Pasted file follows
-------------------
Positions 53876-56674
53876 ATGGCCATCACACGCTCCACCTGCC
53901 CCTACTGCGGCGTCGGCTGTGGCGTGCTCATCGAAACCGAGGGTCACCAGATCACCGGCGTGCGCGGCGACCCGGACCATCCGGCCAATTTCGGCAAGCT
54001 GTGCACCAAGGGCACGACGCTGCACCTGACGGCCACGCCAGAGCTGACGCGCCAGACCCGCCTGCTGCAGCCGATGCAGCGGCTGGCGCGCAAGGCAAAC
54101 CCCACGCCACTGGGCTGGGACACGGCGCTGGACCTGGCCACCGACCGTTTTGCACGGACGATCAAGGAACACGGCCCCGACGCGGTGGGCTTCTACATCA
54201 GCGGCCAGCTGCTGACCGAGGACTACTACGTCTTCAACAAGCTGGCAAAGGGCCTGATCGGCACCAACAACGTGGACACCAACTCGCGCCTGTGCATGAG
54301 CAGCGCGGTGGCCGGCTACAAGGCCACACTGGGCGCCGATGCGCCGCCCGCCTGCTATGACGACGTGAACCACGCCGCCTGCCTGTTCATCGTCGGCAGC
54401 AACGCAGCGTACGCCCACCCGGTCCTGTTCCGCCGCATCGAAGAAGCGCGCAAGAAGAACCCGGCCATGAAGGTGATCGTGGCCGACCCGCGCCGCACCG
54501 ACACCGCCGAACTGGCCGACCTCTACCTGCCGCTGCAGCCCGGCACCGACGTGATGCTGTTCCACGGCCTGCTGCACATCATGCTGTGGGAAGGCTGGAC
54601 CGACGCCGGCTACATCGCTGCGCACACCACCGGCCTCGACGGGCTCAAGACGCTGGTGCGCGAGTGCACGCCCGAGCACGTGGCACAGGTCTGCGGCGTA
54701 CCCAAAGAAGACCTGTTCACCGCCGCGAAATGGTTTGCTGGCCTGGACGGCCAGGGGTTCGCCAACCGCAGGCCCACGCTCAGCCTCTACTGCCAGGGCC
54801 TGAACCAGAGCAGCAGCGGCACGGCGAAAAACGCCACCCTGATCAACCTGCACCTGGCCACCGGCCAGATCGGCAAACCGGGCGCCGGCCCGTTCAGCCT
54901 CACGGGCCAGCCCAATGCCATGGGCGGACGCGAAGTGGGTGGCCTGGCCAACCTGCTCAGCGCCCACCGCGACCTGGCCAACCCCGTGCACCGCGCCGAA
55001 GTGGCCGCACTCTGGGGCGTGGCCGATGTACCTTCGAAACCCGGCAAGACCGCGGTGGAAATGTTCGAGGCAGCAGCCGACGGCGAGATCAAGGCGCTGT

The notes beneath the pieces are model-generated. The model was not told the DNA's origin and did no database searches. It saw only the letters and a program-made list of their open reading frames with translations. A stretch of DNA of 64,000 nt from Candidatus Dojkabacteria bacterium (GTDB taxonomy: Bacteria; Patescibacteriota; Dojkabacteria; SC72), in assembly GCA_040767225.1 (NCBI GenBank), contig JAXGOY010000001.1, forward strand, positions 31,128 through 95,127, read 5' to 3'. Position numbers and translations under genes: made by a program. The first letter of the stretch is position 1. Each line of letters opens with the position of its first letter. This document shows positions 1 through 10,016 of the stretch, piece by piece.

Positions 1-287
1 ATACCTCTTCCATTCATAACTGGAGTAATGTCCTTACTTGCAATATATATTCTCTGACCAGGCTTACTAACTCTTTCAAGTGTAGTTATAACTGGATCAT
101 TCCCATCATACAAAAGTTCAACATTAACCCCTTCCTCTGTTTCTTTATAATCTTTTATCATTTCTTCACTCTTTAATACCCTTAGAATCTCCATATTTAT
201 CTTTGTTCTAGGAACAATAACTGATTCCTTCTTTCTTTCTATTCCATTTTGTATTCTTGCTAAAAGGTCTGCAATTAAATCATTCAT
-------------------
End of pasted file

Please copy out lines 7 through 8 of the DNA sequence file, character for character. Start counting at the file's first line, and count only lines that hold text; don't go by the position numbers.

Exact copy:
54301 CAGCGCGGTGGCCGGCTACAAGGCCACACTGGGCGCCGATGCGCCGCCCGCCTGCTATGACGACGTGAACCACGCCGCCTGCCTGTTCATCGTCGGCAGC
54401 AACGCAGCGTACGCCCACCCGGTCCTGTTCCGCCGCATCGAAGAAGCGCGCAAGAAGAACCCGGCCATGAAGGTGATCGTGGCCGACCCGCGCCGCACCG